Some of the flowers in my garden beds are at their most brilliant right now. The strawberry pot has turned into a big ball of pink begonias; the hues in the copper-amethyst osteospurmum have intensified to an other-worldly glow; the flowering kale (an impulsive springtime purchase) has grown to gigantic proportions.
Even the green tomatoes on my sole tomato plant continue to, slowly but surely, advance to a usable shade of red.
But every time I go outside to water the plants — and replace the soil that has been dug out by our pesky resident squirrel — I am aware that this could be the last day my plants look this good. An overnight frost could bring an end to the growing season at any minute, leaving the now-beautiful flowers shriveled and spent.
While I’m appreciating the season’s gardening accomplishments at home, I’m reminded that I also need to appreciate the end-of-season bounty still available at the farmers markets. It is the middle of October, after all, and often times the growing season has already been long concluded.
One of my sources at the Tuesday downtown farmers market, who preferred to remain nameless, provided these recipes that make use of the bountiful onion crop.
Ultimate Onion Rings
Preheat the oven to 450 degrees. Spray two large baking sheets with nonstick spray.
In a large zip-close plastic bag, place 1/3 cup flour. In a shallow bowl, whisk together 1 cup low-fat buttermilk, ½ teaspoon salt and ½ teaspoon black pepper. In another shallow bowl, combine ½ cup plain dried bread crumbs and ½ teaspoonOldBayseasoning.
Cut 2 large sweet onions, into ½-inch rounds and separate into rings. Add the rings, a few at a time, to the flour and shake to coat. Dip the rings, one at a time, in the buttermilk mixture, then coat with the bread crumbs, transferring the rings to the prepared baking sheets.
Bake until golden and crispy, about 20 minutes.
In a saucepan, mix together 2 cups sugar, 1½ cups water, 1½ cups vinegar and 3 teaspoons salt; bring to a boil.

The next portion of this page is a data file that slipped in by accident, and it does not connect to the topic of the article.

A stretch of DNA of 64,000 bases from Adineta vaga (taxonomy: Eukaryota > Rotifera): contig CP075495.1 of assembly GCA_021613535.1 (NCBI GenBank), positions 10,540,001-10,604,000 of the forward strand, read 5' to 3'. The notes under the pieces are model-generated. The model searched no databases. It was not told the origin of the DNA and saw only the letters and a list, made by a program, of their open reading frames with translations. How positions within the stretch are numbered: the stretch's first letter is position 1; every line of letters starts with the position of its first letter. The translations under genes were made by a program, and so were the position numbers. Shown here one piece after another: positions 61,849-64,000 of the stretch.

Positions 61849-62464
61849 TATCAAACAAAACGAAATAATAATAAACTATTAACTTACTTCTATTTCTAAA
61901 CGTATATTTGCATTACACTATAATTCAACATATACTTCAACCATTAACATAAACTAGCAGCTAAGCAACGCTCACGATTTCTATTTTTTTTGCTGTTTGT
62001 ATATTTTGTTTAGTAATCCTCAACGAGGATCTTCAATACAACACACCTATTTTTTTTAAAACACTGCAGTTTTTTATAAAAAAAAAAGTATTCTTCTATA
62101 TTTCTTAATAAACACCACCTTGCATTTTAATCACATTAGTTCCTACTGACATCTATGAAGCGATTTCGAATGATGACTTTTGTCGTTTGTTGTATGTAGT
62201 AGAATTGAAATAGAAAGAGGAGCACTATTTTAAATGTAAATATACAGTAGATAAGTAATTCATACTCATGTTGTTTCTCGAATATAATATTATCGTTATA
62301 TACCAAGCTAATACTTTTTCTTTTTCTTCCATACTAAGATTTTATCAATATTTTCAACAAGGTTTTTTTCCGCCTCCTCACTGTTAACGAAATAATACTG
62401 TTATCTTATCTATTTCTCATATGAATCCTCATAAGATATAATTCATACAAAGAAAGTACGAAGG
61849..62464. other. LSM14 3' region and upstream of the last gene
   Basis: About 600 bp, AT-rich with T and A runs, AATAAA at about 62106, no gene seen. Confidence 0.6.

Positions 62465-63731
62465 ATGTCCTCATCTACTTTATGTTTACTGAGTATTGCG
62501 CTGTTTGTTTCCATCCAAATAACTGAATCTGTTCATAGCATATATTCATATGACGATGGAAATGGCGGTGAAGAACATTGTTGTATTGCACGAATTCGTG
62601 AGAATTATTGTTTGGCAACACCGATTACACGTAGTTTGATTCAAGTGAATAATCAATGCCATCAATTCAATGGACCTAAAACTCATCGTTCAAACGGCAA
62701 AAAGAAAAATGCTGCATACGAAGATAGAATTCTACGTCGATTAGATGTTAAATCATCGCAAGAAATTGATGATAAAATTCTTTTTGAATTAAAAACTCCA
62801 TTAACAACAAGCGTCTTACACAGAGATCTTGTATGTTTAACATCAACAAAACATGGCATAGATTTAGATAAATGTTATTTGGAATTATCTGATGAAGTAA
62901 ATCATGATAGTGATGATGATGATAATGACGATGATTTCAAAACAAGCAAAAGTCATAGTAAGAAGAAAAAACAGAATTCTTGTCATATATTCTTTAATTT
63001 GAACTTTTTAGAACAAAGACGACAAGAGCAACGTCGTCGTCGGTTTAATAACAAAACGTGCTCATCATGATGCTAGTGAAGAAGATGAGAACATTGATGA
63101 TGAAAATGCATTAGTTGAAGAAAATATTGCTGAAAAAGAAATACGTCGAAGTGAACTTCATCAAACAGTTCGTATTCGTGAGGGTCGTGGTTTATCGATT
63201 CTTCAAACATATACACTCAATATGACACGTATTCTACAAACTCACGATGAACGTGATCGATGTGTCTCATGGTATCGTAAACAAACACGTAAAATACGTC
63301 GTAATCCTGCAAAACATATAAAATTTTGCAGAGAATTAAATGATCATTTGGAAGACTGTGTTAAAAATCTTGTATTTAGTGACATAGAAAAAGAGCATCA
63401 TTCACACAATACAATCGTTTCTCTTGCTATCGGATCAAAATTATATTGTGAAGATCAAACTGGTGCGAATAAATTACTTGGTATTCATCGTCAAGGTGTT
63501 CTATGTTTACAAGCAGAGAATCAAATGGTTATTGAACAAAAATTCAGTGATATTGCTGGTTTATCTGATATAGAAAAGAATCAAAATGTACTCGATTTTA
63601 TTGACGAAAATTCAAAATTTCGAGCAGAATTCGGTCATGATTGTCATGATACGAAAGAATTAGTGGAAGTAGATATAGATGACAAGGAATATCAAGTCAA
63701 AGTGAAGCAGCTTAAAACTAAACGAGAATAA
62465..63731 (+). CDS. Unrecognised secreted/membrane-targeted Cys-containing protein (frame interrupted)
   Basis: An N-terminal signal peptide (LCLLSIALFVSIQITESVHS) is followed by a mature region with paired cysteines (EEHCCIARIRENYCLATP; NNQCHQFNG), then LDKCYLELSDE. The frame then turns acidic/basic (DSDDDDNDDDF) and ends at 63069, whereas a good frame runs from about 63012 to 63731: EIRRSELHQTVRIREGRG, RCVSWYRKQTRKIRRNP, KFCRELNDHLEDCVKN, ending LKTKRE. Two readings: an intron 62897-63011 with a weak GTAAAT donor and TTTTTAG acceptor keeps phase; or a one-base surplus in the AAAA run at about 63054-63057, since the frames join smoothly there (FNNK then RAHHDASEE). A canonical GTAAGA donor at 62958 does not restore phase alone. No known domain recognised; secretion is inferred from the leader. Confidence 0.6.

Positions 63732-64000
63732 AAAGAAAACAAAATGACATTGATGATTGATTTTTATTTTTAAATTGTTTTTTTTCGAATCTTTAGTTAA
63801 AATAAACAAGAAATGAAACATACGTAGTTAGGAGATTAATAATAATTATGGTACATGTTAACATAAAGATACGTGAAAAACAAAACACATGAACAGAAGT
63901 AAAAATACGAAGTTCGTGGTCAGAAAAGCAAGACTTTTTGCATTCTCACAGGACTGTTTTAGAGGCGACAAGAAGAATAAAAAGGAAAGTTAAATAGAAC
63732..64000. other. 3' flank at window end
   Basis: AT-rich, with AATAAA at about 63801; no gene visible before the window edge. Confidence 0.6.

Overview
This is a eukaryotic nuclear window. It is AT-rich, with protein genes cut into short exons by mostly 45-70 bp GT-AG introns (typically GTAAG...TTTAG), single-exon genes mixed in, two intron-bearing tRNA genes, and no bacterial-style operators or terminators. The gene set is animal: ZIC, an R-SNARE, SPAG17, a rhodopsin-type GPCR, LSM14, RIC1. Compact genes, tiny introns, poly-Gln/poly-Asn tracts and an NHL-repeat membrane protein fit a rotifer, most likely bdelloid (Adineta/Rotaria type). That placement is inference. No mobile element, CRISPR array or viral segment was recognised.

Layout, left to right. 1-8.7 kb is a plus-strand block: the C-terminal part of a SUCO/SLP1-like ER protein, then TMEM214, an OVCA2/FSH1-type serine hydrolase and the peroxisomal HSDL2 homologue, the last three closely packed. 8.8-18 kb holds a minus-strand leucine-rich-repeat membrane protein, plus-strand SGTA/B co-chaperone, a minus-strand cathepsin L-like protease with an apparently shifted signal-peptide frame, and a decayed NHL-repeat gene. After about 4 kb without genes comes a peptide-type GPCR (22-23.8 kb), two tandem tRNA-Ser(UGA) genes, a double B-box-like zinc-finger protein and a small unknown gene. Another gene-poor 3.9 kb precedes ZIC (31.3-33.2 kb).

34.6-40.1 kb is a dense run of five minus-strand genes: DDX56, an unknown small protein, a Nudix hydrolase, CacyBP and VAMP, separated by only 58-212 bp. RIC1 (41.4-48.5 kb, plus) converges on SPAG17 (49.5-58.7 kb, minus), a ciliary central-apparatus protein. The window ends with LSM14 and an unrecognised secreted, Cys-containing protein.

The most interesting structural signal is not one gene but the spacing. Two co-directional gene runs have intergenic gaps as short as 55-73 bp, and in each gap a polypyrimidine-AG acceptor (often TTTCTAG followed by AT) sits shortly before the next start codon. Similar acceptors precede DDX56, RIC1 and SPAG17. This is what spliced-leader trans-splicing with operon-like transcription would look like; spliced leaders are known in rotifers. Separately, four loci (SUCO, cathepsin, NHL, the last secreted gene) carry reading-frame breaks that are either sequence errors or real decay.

Slice 5 large onions. Pour sugar-vinegar mixture over onions; let set until cool, then drain.
Mix onions with 1½ cups mayonnaise and 3 teaspoons celery seed.
A new cookbook that recently came across my desk is the Gooseberry Patch “Big Book of Home Cooking” (Oxmoor House 2011). It is a page-turner, full of all sorts of appealing, easy-to-make recipes. Here are a couple that make use of the end-of-season bounty.
Combine 1 cup shredded Cheddar cheese, 1/3 cup grated Parmesan cheese, ½ teaspoon dried oregano, ½ teaspoon dried basil and 1 clove garlic, minced.
Thinly slice 3 zucchini and 2 tomatoes. Spread half the zucchini and half the tomatoes in a greased 8- by 8-inch baking pan; sprinkle with half the cheese mixture. Repeat layers; set aside.
In a small skillet, melt ¼ cup butter; add 2 tablespoons onion, minced, and sauté until tender. Remove from the heat and stir in ½ cup Italian-flavored dry bread crumbs. Sprinkle over cheese layer.
Cover dish with aluminum foil and bake at 350 degrees for 30 minutes. Uncover and bake for 25 more minutes.
Ripe Tomato Tart
Line an ungreased 9-inch tart pan with a 9-inch refrigerated pie crust; press crust into fluted sides of pan and trim edges. Bake at 450 degrees for 5 to 7 minutes; remove from oven. Sprinkle crust with ½ cup mozzarella cheese; let cool in wire rack.
Combine 4 plum tomatoes, cut into wedges; ¾ cup fresh basil, chopped; 4 cloves garlic, minced; ½ cup mayonnaise; ½ cup grated Parmesan cheese; another 1 cup shredded mozzarella cheese; and 1/8 teaspoon white pepper. Mix well and spoon into crust.
Reduce heat to 375 degrees; bake for 20 minutes, or until bubbly.